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Abastumani - Vardzia - Kutaisi

Cave Towns, crazy drivers and amazing fortifications

sunny 26 °C
View In Search of the Golden Fleece - Armenia and Georgia 2012 on Grete Howard's travel map.

At 03:30 David woke me up to show me a perfectly clear sky full of more stars than I've ever seen. Typical.

Abastumani Village

First stop of today: Abastumani village to take some photos. The village is charming (read: rickety) and rustic (read: run down), and very photogenic.



The 12th century cave monastery excavated from the slopes of the Erusheti Mountain is one of the highlights of the trip so far (along with the observatory last night). It is very different from the cave town we visited yesterday, and incredibly impressive. What we see today is a mere shadow of what it was like in its heyday – when everything was covered and invisible to would-be invaders. In its time, there were 13 storeys and over 3000 caves, but an earthquake in the 13th century destroyed nearly all the outer walls, exposing the carefully hidden caves. Over 800 monks lived here back then, now only six remain.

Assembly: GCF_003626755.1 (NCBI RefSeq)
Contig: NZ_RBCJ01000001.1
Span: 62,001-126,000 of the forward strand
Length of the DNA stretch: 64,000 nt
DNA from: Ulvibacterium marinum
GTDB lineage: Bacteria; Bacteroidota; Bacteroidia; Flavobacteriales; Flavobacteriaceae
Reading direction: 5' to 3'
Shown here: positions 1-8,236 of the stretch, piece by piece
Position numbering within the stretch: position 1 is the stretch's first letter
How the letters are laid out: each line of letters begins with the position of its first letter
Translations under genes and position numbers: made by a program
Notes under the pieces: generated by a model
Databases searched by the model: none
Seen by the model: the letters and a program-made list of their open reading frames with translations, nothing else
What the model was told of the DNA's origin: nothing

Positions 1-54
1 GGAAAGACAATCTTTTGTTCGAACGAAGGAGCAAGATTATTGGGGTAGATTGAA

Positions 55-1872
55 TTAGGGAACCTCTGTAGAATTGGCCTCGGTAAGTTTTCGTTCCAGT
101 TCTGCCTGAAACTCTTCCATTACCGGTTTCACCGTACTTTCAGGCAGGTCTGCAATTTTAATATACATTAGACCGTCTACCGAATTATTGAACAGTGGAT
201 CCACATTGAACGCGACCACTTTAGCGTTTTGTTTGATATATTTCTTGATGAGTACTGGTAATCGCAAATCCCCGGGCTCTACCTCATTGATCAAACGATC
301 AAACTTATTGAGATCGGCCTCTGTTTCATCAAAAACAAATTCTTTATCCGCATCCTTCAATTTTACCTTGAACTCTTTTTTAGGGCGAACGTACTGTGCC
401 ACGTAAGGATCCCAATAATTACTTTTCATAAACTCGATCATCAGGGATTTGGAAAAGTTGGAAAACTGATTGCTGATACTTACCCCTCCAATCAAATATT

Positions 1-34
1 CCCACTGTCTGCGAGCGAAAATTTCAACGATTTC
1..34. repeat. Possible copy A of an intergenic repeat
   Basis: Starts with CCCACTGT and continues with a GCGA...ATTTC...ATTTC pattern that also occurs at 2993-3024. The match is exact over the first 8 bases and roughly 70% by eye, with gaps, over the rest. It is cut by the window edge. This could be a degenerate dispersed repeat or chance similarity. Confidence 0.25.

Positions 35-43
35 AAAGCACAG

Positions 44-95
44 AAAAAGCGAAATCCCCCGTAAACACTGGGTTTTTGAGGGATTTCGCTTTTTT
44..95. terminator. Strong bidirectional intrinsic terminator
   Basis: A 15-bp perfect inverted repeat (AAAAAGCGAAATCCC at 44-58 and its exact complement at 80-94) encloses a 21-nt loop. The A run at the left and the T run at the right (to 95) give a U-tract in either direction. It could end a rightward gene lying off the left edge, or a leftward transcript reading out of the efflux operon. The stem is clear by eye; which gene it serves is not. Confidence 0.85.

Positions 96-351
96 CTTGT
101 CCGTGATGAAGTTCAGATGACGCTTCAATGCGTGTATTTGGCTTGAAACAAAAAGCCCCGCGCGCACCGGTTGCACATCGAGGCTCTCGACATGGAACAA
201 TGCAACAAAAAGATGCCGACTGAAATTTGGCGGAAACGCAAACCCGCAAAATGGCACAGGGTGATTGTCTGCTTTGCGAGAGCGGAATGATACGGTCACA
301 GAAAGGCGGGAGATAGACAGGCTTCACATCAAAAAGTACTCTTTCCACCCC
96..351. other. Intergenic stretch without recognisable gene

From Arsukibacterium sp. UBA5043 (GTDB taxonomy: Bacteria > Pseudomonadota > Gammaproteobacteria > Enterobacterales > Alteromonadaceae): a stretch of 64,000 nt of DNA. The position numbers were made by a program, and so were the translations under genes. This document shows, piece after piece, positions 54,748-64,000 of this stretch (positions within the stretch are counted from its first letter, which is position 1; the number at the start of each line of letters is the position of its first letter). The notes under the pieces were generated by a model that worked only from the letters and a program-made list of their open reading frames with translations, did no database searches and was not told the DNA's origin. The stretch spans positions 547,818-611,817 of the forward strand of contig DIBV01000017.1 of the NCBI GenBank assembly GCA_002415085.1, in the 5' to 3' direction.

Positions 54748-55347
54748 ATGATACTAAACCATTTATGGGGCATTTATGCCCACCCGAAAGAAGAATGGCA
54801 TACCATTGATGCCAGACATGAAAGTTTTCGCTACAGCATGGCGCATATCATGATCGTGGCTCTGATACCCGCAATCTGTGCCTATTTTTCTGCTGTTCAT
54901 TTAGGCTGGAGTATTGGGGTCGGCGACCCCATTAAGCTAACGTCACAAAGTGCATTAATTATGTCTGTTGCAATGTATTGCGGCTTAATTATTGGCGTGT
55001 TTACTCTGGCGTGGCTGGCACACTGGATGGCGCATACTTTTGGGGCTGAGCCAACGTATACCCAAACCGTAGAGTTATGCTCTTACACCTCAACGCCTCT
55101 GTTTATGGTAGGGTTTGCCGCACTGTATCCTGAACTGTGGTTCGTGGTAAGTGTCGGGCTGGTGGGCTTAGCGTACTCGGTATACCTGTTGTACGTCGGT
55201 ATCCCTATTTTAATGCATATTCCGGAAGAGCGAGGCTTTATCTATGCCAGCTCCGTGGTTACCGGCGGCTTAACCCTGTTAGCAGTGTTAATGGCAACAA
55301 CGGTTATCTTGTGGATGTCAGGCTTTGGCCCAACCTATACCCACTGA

I am everything a visitor to this place should not be – fat, unfit, claustrophobic and with a bad knee. Salome took us through narrow tunnels with steep, narrow, sloping steps, with low ceilings. Oh, and did I mention it was dark? To say I was scared is an understatement – but I am so glad I did it! It really was awesome!



This whole area and valley in particular is dotted with fortifications, some of which have been beautifully restored, other are completely run-down and very little known about them.


Suspension Bridges

Not many vehicular bridges cross the river, but there are plenty of gorgeous suspension foot bridges such as this one.


Once we turned off the road towards Kutaisi, we joined the main highway to Turkey, and it was full of trucks and other vehicles. We saw some really crazy driving and several near-misses; and were very grateful we have such a careful and considerate driver in Temo.

Ceramic Market

Last stop of the day was in the ceramic market at Shrosha – this area is known for its excellent clay and every few hundred yards a market along the side of the road sells pots, jugs and souvenirs made from clay.


Argo Palace

Tonight's hotel is a small guest house with wonderful views across the town – shame about the other extremely noisy guests. I hope they don't continue their drunken singing and clapping all night.


Posted by Grete Howard 11:07 Archived in Georgia

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